7. Joseph Andrews by Henry Fielding (1742). The comic trouble starts when a naive footman rejects the advances of his employer, Lady Booby, and her servant, Slipslop. Cast out, he and the saintly Parson Adams hit England’s rough roads in search of Joseph’s beloved, Fanny Goodwill. Like Don Quixote and Sancho Panza, the world rewards their goodness with violent complication. After Joseph finds ­ Fanny  —­ who might be his ­ sister  —­ Fielding amps up the sexually charged farce in this novel of friendship and virtue that satirizes Samuel Richardson’s novel ­ Pamela.

8. The Story of the Stone by Cao Xueqin (c. 1760). This bawdy, funny, surreal, and encyclopedic Chinese classic stretches across 120 chapters. Reality and illusion shift constantly in the world of Jia Baoyu, scion of the wealthy but declining Jia family. He is a master at the arts of poetry, philosophy, and love but meets his match in his frail, beautiful cousin Lin Daiyu, one of the twelve beauties of ­ Jinling.

9. The Rime of the Ancient Mariner by Samuel Taylor Coleridge (1798). Intermingling the fantastic with the real, this long poem begins when a mariner with “long grey beard and glittering eye” asks a trio of wedding guests to hear his tale. One guest stays to learn how the mariner shot the albatross, considered an omen of good luck, and doomed his ship. Though saved from death, the mariner is condemned to walk the earth and tell his story, which may be read as a Christian allegory or as a warning against defiling ­ nature.

10. Les Liaisons Dangereuses by Pierre Choderlos de Laclos (1782). A candidate for “most cynical fiction ever penned,” the story features two charming but depraved aristocrats, the Marquise de Merteuil and the Vicomte de Valmont, who try to relieve their boredom by plotting the seduction of a young virgin and a virtuous wife. Glittering like Milton’s Satan against the pallid ranks of the virtuous, they skillfully seduce the reader through the urbanely immoral philosophy they detail in letters to each other in this wicked satire of the Age of ­Reason.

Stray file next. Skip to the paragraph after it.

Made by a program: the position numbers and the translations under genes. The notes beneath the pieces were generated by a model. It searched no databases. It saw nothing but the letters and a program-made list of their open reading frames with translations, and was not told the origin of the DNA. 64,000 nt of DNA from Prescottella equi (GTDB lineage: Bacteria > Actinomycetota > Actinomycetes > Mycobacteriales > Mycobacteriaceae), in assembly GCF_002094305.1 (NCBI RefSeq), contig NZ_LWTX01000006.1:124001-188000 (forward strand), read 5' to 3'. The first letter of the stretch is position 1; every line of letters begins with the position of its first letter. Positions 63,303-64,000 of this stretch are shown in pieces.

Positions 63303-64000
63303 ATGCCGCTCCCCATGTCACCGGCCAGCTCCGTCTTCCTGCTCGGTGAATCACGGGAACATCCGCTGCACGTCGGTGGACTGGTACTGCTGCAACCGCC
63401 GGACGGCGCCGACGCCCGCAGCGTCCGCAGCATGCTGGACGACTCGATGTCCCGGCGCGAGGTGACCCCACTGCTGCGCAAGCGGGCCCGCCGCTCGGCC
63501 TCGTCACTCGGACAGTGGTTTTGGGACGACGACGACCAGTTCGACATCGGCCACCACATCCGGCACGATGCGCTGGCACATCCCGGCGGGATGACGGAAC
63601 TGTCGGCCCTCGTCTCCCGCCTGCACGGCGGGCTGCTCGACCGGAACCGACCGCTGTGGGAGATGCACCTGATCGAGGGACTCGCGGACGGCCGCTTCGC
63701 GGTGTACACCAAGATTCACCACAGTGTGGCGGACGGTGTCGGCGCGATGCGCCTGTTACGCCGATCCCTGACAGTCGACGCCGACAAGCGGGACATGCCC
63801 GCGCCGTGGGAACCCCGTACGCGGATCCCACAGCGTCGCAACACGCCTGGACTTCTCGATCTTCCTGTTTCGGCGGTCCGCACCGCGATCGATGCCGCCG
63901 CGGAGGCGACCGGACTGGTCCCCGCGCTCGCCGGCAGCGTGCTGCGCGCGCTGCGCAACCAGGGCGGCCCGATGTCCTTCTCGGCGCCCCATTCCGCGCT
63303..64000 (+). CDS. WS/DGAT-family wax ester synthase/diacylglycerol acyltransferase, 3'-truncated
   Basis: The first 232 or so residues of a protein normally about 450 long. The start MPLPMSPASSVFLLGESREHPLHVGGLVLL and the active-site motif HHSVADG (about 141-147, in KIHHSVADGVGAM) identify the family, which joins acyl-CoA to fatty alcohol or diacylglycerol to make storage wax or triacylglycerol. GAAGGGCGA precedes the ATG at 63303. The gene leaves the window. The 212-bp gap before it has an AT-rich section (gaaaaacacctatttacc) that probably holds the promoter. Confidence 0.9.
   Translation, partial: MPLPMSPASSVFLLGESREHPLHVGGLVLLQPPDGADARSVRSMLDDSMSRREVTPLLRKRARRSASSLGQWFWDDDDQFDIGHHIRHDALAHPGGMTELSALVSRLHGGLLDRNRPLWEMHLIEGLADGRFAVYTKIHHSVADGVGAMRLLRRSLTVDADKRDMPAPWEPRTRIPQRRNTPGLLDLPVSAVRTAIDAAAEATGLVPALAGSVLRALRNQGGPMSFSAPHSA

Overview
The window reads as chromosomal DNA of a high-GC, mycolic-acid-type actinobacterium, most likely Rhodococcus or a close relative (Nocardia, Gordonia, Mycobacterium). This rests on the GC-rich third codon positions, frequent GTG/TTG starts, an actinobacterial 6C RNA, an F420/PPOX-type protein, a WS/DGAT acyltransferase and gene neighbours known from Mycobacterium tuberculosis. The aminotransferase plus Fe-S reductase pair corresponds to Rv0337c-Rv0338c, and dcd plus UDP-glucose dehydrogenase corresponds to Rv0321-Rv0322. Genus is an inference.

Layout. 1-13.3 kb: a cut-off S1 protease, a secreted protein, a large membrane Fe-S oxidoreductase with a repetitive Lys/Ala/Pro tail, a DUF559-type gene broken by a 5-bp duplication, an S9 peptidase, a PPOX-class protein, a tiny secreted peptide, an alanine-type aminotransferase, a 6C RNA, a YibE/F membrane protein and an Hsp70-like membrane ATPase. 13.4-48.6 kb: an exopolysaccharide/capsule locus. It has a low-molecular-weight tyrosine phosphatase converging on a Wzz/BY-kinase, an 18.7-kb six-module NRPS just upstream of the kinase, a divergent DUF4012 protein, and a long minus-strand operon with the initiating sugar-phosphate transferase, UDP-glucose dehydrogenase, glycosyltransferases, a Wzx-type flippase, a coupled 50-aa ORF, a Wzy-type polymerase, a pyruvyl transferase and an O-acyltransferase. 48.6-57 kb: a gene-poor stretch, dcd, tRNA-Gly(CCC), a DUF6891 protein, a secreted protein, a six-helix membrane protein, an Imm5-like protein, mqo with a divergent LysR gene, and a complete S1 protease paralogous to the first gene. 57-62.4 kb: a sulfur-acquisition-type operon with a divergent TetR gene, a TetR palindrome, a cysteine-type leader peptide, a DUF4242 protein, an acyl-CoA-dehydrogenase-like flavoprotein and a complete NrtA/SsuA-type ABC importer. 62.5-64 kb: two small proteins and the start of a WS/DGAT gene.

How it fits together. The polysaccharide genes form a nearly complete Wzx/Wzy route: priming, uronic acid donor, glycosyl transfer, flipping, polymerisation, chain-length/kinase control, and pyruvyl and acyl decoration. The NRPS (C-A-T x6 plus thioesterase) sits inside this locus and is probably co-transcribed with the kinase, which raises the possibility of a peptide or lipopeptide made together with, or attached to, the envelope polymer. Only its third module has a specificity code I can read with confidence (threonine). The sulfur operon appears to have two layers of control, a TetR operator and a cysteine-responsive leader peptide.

New List

Michael Chabon

1. Labyrinths by Jorge Luis Borges (1964).
2.Pale Fire by Vladimir Nabokov (1962).
3. Scaramouche by Rafael Sabatini (1921).
4. Moby-Dick by Herman Melville (1851).
5. Pride and Prejudice by Jane Austen (1813).
6. Tales of Mystery and Imagination by Edgar Allan Poe (1836–47).
7. In Search of Lost Time by Marcel Proust (1913–27).
8. Paradise Lost by John Milton (1667).
9. Love in the Time of Cholera by Gabriel García Márquez (1985).
10. The Long Goodbye by Raymond Chandler (1953).

Classic List

Michael Cunningham

1. King Lear by William Shakespeare (1605).
2. Madame Bovary by Gustave Flaubert (1857).
3. Leaves of Grass by Walt Whitman (1855–91).
4. To the Lighthouse by Virginia Woolf (1927).
5. The Great Gatsby by F. Scott Fitzgerald (1925).
6. Lolita by Vladimir Nabokov (1955).
7. Dubliners by James Joyce (1916).
8. As I Lay Dying by William Faulkner (1930).
9. The Turn of the Screw by Henry James (1898).
10. The stories of Flannery O’Connor (for their unerring narrative focus) (1925–64).